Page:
One of the great things about being a real estate agent is that I get to visit and look around one’s home……. And I’ve been to a lot of homes! After seeing, inspecting and poking around in them, you start to eventually lean towards a favourite style of architecture.
Here in Beaumaris, the mixture is vast, from Federation & Californian Bungalow (thought, there’s not many of either of these), Cape Cod, Tudor, Contemporary, Georgian, and the list goes on…… but there is one style that is very reminiscent with Beaumaris, and this is the Beaumaris Modernist House.
Modernist Architecture in Beaumaris came about when Dunlop Rubber Company who owned most of the uncleared 180 hectares of Beaumaris sold it off to be subdivided into residential blocks, when building restrictions were lifted back in 1952. The suburb then changed from being mostly a sandy area with indigenous trees and extensive heathlands to quickly becoming a suburb. The Beaumaris Conservation Society which was formed in 1953 to encourage residents to maintain the indigenous trees, and to today, there are areas of Beaumaris that have retained this. During this time interesting architecture appeared from respected architects including Robin Boyd, McGlashan & Everist, Chancellor & Patrick, John Baird, Mockridge, Stahle & Mitchell. The 1956 Royal Institute of Architects Guide to Victorian Architecture reported that Beaumaris had ‘the largest concentration of interesting houses in the metropolitan area’.
The architects were known for large full height voids, cantilevered sections, flat or skillion roofs, wide eaves, full height windows to catch the sun, enclosed courtyards and pale bricks.
Over the years, much of this interesting architecture has made way to new houses and townhouse developments. My hope is I can along with other modernist enthusiasts save this heritage. Many of these beautiful homes have become collectable pieces to a small allegiance of Beaumaris residents, and with time will increase in value, far more than a new house (which depreciates over time). So with every modernist house I can save and sell on will only bring joy to the next modernist collector to enjoy and own.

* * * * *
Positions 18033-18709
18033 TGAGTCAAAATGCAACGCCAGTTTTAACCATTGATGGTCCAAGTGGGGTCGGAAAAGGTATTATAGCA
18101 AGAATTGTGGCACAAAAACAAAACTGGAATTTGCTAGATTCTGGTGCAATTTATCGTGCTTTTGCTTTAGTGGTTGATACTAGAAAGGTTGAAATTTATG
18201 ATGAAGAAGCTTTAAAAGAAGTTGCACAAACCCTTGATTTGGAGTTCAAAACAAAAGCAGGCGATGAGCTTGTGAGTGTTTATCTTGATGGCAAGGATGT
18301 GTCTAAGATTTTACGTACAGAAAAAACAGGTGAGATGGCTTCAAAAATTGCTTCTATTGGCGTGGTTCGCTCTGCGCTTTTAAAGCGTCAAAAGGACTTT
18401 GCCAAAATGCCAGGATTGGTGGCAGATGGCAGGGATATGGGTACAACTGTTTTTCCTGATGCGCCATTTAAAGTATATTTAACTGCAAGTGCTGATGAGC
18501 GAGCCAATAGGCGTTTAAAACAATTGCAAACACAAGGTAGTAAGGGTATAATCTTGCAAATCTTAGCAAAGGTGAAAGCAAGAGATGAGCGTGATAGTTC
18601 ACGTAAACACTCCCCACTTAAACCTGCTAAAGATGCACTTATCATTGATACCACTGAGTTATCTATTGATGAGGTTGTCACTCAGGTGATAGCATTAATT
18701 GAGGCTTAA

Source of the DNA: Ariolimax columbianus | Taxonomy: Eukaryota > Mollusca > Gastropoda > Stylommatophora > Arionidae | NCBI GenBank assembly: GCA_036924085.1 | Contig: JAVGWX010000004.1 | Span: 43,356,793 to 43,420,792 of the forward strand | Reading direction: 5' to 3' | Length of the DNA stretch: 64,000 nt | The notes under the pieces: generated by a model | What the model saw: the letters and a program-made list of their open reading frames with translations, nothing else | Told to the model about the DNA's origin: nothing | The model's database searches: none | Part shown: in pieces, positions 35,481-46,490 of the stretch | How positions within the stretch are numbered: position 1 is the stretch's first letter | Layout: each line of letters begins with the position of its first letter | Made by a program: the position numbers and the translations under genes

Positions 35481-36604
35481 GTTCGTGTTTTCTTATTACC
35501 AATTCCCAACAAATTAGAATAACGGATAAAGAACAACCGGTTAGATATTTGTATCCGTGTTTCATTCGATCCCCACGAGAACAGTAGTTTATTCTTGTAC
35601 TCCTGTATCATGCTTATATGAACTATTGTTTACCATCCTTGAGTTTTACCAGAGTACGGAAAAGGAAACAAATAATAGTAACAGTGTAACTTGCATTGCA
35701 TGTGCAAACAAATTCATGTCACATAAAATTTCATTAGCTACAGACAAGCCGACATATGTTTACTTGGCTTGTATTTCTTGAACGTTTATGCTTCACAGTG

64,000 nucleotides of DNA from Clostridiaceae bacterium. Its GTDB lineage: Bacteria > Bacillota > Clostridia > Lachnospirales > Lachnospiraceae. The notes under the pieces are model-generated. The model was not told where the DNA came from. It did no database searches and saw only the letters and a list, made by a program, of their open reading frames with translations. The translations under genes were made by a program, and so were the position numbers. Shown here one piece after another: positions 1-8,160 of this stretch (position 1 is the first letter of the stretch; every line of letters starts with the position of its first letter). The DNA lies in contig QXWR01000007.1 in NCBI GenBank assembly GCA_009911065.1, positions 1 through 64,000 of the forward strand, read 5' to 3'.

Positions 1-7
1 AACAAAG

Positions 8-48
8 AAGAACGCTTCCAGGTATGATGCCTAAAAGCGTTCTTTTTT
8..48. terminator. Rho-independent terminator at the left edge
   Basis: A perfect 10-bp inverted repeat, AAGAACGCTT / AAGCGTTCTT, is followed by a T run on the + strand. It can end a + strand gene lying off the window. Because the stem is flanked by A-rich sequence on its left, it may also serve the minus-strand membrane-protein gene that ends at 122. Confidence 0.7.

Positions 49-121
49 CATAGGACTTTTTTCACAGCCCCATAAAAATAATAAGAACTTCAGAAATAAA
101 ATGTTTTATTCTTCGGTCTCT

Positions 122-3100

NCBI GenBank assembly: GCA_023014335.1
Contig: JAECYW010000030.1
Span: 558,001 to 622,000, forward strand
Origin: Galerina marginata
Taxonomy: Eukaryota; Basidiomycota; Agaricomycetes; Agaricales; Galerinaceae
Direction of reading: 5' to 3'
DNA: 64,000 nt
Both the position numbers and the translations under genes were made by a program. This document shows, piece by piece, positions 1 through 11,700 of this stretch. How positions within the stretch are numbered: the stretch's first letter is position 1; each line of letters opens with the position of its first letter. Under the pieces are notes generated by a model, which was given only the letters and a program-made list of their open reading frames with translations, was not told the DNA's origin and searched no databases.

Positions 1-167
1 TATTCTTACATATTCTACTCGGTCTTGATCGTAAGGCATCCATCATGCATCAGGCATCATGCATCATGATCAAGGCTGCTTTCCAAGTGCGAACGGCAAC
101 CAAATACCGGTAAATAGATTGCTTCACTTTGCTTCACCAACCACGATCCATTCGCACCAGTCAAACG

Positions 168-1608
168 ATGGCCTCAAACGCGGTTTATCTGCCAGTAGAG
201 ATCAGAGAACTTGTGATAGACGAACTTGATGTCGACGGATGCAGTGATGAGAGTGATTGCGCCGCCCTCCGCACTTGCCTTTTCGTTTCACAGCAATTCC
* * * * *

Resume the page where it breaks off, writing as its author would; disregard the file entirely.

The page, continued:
Some of the Beaumaris homes I have been privileged to see and sell are below:
The owner of this Robin Boyd home informs me, this is Boyd’s first ever full glass window wall. The glass wall faces north, and originally had another room closing off part of the wall, the current owners have removed this to expose the full glass wall….. doesn’t it look fantastic! And can I tell you, it’s even more breathtaking when you’re in the home. These homes have a way of enveloping you into their past.
McGlashan & Everist
Here’s a different example of a glass wall that the architects used at the time. This house on Beach Rd, had clever use of light, with the upstairs living room having glass on both sides to take in the morning sun from the internal side, and afternoon sun later in the day from the front windows overlooking the water. This house I sold in 2013 to new owners who plan to renovate.
Web Links of Interest:
History of Beaumaris, on the Beaumaris Conservation Society Website:
Jason writes an interesting & informative modernist blog covering Beaumaris Modernist Homes on his website:
Australian Modernist Landscapes.
Two modernist architecture walking trails that you can do in Beaumaris. Click on the following links to view the history of the homes with walking directions: